Written by Ijeoma UKONU

Nigeria ranks high in child labour - Survey

A Multiple Indicator Cluster Survey (MICS) 2017 has shown that in Nigeria more than half of the population of children age five to fourteen years are involved in child labour.

The proportion of these children partaking in this trade increased from 47.1 percent in 2011 to 50.8 percent in 2017.

Revealing this to journalists in Enugu State at a two-day training organised by Child Right Information Bureau (CRIB), Federal Ministry of Information and Culture in collaboration with United Nations Children's Fund (UNICEF), Mrs. Maureen Zubie- Okolo, Monitoring and Evaluation Specialist of UNICEF, described the situation as worrisome.

Zubie-Okolo said in comparison with different geographical zones of the country, North West topped the chart with 55.1 percent, followed by South-South with 48.7 percent, North East 47.2 percent, South East 46.6 percent and South West 38.0 percent.

Similarly, she said child labour when compared with school enrolment of children from primary to secondary has worsened child education enrolment and completion.


The MICS states "that the primary and secondary school net ratio of attendance of those who entered the first grade of primary and secondary decreased from 70.1 percent to 60.9 percent and from 54.2 percent to 46.9 percent respectively.

"Primary school completion rate reduced from 85.5 percent to 63 percent while the transition rate of secondary school also reduced from 74 percent to 49 percent. More than a quarter of primary and secondary school-age children are out of school, 27 percent and 26 percent respectively."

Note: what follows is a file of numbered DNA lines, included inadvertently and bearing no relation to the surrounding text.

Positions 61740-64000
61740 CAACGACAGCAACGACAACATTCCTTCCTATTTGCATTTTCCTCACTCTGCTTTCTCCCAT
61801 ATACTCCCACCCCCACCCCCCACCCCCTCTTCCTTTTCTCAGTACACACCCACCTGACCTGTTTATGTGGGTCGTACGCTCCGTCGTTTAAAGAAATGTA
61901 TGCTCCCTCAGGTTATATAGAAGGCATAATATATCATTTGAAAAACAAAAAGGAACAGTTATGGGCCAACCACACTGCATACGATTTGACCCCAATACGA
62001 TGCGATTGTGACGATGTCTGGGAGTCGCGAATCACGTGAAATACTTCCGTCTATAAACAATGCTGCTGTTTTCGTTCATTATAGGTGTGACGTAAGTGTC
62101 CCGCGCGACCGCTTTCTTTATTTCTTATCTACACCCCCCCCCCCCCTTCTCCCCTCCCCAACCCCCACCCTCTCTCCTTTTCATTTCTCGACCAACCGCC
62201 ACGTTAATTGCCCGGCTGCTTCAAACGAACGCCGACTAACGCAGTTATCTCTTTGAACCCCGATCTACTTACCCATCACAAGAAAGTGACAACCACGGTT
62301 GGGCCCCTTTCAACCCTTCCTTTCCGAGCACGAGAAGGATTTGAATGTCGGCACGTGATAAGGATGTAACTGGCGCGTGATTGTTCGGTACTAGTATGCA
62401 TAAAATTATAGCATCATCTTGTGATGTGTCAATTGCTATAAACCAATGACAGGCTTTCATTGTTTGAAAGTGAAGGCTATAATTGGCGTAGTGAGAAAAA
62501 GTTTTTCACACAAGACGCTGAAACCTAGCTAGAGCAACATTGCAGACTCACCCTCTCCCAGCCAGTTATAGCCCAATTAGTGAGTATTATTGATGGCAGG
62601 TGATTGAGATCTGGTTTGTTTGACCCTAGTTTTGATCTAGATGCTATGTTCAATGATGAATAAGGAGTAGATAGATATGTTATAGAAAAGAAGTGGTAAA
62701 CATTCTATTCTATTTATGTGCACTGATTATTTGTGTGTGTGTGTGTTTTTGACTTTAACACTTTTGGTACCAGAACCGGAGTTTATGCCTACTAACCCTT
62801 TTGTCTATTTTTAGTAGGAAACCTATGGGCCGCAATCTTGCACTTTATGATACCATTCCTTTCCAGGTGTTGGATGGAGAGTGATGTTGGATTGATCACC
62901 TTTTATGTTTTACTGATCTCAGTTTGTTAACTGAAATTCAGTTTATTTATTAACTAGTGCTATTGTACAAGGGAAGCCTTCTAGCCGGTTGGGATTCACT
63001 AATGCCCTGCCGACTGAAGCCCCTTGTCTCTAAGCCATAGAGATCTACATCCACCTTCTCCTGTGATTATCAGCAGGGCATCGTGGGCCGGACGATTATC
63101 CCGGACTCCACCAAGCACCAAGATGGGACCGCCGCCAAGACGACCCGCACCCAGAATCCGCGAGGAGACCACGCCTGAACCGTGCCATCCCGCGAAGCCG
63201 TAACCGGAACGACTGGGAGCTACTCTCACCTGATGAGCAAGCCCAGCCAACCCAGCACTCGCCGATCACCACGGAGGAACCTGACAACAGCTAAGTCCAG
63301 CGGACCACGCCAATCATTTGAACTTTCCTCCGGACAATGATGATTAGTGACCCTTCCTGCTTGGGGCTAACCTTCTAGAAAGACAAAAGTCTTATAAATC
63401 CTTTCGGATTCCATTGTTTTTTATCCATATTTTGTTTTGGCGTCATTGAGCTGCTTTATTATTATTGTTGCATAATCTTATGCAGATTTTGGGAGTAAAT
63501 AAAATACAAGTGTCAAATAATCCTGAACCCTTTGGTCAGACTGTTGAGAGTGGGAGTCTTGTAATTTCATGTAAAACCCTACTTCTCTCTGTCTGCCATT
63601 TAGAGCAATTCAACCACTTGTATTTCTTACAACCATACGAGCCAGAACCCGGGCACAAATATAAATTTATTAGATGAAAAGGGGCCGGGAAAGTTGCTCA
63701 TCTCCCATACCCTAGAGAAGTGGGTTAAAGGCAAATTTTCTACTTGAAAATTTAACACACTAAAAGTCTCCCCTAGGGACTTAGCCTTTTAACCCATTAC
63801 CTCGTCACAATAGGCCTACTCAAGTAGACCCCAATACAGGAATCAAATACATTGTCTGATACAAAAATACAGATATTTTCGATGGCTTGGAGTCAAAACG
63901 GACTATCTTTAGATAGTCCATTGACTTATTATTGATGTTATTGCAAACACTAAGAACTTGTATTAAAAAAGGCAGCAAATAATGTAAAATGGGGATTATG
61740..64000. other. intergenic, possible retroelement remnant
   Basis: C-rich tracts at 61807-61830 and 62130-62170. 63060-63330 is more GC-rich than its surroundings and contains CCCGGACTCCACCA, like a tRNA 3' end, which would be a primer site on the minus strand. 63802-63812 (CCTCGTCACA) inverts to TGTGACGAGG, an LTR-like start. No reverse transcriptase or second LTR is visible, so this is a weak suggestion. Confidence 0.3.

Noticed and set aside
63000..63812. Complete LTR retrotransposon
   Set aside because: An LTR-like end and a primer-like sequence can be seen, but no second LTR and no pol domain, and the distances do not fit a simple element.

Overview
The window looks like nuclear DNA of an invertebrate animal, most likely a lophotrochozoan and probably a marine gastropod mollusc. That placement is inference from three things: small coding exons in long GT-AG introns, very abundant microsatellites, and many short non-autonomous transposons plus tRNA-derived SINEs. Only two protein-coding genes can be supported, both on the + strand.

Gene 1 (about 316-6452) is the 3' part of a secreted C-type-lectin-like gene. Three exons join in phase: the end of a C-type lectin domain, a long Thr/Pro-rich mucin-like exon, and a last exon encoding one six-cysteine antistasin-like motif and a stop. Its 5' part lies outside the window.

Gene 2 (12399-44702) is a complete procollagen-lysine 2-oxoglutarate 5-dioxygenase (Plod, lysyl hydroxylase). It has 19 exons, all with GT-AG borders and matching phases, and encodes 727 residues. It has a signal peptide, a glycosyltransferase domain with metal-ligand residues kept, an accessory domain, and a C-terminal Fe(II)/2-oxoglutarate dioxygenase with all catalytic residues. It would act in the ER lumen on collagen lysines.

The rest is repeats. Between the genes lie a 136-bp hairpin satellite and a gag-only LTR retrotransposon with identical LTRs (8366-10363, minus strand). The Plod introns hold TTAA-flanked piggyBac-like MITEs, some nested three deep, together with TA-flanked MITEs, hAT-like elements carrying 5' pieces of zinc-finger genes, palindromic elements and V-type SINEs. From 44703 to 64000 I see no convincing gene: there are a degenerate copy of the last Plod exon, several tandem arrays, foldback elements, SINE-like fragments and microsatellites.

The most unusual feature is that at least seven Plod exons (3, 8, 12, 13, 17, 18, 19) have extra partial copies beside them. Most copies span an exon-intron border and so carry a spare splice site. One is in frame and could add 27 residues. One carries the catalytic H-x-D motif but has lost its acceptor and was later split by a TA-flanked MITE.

The survey was carried out by National Bureau of Statistics (NBS) while UNICEF provided technical support and the aim is to support countries in the collection of internationally comparable data covering a wide range of indicators on the situation of children and women including health, nutrition, Water, Sanitation and Hygiene (WASH), education, protection, HIV, and AIDS amongst others.

She said data collection was between 2011 and January 2017 from 33,901 households of 2,239 enumeration area across the 36 States and the Federal Capital Territory.

Earlier in his welcome address, the Assistant Director, CRIB, Mr. Olumide Osanyinpeju, who represented the Minister of Information and Culture, Alhaji Lai Mohammed, said, "collecting quality data is necessary, but not sufficient. Data must also be disseminated in a user- friendly way to ensure that they are understood and used. Data also informs policy decisions and enhance advocacy and public awareness on priority development issues."

He charged journalists to use various medium to increase people’s knowledge on understanding data; Interpreting data and their uses; how data is derived; from numbers to words; deriving stories from data and of course, UNICEF’s role in data generation in Nigeria.



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